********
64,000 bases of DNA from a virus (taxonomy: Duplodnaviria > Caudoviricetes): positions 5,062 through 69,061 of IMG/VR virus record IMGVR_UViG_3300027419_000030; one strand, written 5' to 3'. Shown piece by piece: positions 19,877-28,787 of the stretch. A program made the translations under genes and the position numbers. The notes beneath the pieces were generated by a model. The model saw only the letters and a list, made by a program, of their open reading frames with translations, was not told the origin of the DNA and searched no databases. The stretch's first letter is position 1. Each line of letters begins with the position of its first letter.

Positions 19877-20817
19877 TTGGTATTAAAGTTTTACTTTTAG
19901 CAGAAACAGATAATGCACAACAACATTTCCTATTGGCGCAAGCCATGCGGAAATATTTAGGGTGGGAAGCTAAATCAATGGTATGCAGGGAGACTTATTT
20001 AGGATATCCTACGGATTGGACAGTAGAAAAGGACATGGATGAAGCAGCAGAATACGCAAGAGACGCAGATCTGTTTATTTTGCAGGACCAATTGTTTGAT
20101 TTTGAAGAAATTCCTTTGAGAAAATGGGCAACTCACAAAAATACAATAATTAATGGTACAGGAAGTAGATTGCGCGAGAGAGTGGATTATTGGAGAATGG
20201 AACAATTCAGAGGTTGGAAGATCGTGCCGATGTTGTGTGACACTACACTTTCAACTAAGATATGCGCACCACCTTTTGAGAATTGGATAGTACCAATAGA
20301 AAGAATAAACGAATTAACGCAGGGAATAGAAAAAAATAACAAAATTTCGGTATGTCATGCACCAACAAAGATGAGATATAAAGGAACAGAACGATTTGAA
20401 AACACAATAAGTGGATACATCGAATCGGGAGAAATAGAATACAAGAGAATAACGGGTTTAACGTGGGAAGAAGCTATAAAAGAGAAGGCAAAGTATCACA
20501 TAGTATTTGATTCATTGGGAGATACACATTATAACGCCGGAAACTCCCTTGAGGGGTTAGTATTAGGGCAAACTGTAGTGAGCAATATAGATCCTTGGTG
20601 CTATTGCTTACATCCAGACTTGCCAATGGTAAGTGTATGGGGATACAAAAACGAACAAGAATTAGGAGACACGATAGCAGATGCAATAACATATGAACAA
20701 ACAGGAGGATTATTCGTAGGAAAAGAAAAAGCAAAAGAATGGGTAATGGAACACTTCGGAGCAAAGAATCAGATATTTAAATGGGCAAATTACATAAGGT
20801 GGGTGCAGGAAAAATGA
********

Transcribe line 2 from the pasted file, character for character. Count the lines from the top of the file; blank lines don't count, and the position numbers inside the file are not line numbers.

Positions 19877-20817